How to Eat What You Want—Fast and Easy

How to Eat What You Want—Fast and Easy

5 game-changing tips from Melissa Clark's "Dinner"

Reflecting on my childhood dinners brings back two clear memories. First, there was bread with spreads—the German word for this, “Abendbrot,” (meaning “evening bread”), doesn’t come from nowhere. Second was the typical three-components-plate: Meat, vegetables, and some carbs—often potatoes (did I mention I’m German?). 

These components often seemed to land on the plate by chance, in three separate, small piles. Chicken, potatoes, carrots. Potatoes, fish, broccoli. Mashed potatoes, meatballs, peas.

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We could look at this in a nostalgic way—or just agree with Melissa Clark: 

« This can make cooking dinner night after night a challenge because it ignores our evolution as a food culture. »

In her cookbook “Dinner: Changing the game” she talks about how to change the game of dinner in contemporary life. This basically means to focus on one main dinner ingredient, whether it’s chicken, eggs, tofu, rice, or pasta. That ingredient will inspire you for different combinations, so that, eventually, you won’t even think about falling back to old habits and repeating one dish over and over again. 

“More flavor, less work”—get ready! We’ll share with you 5 things we learned from Melissa Clark: 

1. Stock your pantry

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There are things you should simply always keep in stock. There’s a whole list in her cookbook, including oil, limes, lemons, garlic, ginger, several types of mustard, soy sauce, harissa, sumac, preserved lemons, and kimchi. So, do you already have it in your pantry? Then get shopping!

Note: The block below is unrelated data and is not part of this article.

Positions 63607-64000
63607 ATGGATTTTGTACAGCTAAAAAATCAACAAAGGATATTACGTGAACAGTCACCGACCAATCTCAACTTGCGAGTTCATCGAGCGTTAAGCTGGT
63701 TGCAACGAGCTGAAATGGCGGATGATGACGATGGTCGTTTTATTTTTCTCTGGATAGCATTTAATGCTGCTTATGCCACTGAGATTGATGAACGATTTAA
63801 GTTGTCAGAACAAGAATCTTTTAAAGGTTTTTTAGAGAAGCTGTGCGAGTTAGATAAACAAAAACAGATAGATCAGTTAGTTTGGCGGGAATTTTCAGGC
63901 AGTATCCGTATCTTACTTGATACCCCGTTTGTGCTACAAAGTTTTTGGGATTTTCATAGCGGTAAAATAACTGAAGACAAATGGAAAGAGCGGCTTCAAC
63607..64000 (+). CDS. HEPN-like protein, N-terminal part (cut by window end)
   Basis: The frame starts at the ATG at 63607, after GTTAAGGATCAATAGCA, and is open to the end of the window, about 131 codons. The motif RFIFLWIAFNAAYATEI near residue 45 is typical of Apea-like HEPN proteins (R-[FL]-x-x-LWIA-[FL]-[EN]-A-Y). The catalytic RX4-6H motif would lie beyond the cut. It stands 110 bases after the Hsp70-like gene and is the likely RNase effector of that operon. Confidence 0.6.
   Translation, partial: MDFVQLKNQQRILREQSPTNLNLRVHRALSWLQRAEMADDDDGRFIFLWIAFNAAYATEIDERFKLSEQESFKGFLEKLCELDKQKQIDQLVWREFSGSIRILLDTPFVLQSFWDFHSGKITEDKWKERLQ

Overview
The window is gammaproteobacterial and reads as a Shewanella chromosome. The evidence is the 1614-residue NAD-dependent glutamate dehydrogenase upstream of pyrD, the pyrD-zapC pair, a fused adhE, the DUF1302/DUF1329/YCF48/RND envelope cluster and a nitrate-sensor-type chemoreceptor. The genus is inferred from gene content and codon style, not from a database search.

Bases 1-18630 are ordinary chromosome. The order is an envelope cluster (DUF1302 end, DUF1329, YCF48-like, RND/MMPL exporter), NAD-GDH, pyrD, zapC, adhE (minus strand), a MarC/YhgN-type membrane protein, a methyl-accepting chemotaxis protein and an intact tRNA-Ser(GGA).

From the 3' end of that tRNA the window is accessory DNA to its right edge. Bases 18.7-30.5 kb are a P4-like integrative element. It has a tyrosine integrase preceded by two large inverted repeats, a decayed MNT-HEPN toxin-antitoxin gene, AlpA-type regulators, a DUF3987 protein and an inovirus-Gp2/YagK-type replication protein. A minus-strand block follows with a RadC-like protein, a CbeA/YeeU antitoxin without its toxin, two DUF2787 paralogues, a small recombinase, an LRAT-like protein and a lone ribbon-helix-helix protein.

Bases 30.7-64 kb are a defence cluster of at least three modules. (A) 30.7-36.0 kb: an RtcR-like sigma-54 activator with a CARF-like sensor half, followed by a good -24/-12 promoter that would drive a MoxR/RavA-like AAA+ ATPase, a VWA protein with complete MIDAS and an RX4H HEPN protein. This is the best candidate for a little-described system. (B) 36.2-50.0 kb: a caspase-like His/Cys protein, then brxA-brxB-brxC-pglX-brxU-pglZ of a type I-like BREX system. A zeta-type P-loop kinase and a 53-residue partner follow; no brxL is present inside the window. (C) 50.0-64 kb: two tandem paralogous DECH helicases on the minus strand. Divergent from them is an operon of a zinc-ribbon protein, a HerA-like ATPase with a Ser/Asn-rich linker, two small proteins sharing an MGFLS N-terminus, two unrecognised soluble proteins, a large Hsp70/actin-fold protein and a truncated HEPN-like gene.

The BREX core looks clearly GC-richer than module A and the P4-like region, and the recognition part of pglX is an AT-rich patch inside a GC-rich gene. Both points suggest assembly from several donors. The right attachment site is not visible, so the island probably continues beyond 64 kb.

2. Eat what you really want

Lamb and pork gyros with tzatziki

Lamb and pork gyros with tzatziki

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Melissa Clark rethinks our old dinner habits and encourages us to find the difference between what we think we should eat for dinner—and what we really want to eat. Combine multiple ingredients you’re craving into one single dish instead of throwing components next to each other in a plate.

3. Use your baking sheet

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We sure love one-pot-cooking, but let’s think about new options: Hello baking sheet! Arranging, combining, marinating, seasoning, roasting, serving—all in one! You can find tons of sheet-pan-dinners in this cookbook.

4. Focus on one ingredient

One-pot pasta

One-pot pasta

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Try to concentrate on one main ingredient and find inspiring new combinations with it. Go quick and use simple ingredients and only a few kitchen tools. Voilà, you just changed your way of dinner!

5. Salad is a way to dinner—if you do it right

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There are still prejudices about how you can’t get full by eating just salad. This may be true when thinking about plain iceberg lettuce, but if you do it right, salad is your new best friend for dinner. Throw together the bowl of your dreams, use leftovers, and combine them in creative ways.